InsightaaS: As the world evolves away from person-to-person voice conversations as a primary means of connection/collaboration, it’s easy to lose sight of the fact that corporations invest hundreds of billions (with a “B”!) in contact centres each year, and that these operations are in turn evolving to keep pace with changes in both technology options and user behaviour.
Today’s featured post reflects the perspective of an analyst with Nemertes Research, a “women-owned…research-advisory and strategic-consulting firm that specializes in analyzing and quantifying the business value of emerging technologies.” It provides a view of how the 2015 market will differ from 2014 and past years. Truthfully, on review of the post, it seems that contact centre market change is more evolutionary than revolutionary, and that predictions for ‘change’ in 2015 primarily reflect continuations of trends seen in 2014. With that said, though, the post provides useful perspective on the contact centre market as a whole. Looking at trends like cloud and mobility in isolation, it’s easy to focus on their disruptive potential – but it’s quite another thing to locate these options within a multi-billion dollar industry and then evaluate their effect on many companies and vast numbers of employees. The featured post is helpful in connecting the potential for technology-enabled change with the responses required from industry when these changes impact customers and the competitive environment. Cloud, mobility, social, analytics and omnichannel are buzzwords for suppliers and the media; they are business realities in the call centre space, and seeing the pace and direction of their impact helps to weld the hype associated with them to the market use cases that prove their worth.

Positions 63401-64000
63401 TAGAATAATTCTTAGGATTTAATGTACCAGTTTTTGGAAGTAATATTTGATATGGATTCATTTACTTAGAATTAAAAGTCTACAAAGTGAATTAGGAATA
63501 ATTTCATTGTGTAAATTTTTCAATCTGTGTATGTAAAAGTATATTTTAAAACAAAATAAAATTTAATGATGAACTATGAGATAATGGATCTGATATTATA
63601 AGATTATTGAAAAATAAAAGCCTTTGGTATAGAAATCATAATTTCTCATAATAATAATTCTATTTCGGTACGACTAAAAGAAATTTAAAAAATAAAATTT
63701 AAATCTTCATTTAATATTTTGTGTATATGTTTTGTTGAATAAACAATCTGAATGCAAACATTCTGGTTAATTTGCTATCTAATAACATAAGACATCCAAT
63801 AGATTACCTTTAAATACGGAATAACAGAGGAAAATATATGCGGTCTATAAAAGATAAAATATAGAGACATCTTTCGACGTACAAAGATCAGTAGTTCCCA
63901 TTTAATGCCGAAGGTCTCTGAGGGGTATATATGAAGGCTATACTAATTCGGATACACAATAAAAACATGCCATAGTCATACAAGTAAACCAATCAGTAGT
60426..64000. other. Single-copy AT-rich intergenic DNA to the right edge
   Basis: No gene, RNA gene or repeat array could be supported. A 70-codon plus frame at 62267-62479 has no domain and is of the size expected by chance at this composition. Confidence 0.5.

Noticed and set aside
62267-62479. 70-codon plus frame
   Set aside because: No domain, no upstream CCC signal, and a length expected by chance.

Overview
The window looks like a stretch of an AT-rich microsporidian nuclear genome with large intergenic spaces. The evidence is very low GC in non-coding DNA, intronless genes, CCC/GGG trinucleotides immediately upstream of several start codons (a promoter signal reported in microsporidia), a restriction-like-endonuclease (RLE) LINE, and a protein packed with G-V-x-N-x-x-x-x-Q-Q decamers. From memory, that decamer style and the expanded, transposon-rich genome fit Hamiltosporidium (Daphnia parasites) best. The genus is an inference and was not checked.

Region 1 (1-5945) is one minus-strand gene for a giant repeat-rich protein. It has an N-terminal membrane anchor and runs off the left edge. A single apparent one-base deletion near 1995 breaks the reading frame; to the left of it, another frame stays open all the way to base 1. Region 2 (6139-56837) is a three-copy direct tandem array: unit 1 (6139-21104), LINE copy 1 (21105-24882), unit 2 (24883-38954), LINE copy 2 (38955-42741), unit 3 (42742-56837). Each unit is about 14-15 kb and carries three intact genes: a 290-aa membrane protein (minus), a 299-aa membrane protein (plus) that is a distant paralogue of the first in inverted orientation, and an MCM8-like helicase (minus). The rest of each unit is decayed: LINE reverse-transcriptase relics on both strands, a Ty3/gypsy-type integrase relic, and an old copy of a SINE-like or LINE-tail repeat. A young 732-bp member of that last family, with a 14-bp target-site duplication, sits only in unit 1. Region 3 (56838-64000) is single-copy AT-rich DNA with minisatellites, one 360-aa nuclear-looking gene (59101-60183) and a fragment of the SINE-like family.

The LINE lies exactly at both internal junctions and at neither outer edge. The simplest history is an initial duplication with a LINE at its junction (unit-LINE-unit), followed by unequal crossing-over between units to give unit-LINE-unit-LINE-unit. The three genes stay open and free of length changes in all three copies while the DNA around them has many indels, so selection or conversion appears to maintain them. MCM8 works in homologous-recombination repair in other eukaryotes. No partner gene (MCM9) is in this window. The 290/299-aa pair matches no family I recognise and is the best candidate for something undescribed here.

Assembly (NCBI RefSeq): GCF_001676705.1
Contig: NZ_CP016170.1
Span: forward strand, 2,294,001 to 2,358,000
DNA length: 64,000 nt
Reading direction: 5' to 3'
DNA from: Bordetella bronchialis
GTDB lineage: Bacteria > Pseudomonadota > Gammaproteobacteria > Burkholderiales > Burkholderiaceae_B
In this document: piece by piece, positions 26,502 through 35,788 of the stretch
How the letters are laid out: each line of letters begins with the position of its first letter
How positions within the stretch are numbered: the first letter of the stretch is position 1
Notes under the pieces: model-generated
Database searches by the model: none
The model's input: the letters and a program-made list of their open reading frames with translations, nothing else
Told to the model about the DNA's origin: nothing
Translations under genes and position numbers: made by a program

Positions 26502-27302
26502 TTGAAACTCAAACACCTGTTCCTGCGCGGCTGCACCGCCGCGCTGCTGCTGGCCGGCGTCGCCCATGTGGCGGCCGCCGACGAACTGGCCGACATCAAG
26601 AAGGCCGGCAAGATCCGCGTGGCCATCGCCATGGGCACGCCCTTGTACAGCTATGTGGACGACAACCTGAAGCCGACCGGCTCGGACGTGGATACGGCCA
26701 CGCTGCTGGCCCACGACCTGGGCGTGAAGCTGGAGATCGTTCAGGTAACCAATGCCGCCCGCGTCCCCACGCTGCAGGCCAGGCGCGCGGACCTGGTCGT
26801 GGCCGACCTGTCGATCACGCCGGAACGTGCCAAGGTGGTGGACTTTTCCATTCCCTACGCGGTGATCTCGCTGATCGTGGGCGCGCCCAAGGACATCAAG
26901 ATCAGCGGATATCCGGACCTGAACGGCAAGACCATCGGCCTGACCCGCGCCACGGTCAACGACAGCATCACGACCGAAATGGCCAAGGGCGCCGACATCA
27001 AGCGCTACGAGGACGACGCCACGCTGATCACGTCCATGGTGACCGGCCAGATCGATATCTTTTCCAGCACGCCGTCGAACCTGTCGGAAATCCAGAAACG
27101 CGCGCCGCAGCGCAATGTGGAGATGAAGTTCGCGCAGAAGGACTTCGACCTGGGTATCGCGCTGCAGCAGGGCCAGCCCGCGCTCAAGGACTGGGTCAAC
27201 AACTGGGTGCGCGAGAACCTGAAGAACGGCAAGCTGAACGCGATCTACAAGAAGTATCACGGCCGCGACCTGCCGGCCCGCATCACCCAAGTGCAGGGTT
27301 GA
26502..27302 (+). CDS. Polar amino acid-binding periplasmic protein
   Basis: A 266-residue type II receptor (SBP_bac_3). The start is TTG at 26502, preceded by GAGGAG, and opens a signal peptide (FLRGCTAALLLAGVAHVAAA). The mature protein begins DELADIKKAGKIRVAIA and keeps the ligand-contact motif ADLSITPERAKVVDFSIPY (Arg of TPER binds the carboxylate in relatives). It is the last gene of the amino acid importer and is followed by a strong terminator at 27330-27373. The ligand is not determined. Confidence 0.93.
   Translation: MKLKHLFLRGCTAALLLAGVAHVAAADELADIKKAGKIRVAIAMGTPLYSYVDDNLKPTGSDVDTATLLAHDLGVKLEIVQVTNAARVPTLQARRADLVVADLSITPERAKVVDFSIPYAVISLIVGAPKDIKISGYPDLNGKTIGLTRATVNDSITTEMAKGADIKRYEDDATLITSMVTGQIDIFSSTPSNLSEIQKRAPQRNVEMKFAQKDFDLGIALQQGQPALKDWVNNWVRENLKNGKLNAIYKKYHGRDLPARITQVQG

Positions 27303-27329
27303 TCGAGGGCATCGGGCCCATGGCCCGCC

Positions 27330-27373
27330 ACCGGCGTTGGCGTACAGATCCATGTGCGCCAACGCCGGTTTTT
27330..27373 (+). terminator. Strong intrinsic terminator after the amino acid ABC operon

It’s a new year, and that means it’s time to take a look at what happened in the contact center space in 2014 and where it’s going in 2015. Contact center industry analysts, IT leaders, and service providers had a lot of ideas about where things were headed in 2014; some of these have panned out while others have busted. Let’s take a look at the past, present, and future of five key topics in contact center:
1. Cloud – 2014 was accurately predicted to be a year of growth for cloud contact center offerings and OPEX-based deployment models. It did not, however, prove to be the year when every company rushed to put its entire contact center in the cloud. Will this happen in 2015? My prediction: cloud deployments will certainly increase, but I still don’t see a huge rush to puteverything in the cloud.
Hybrid deployments that offer the security of redundancy will likely push more organizations with large contact centers into looking into and even making formal plans to put at least some of their contact center applications in the cloud…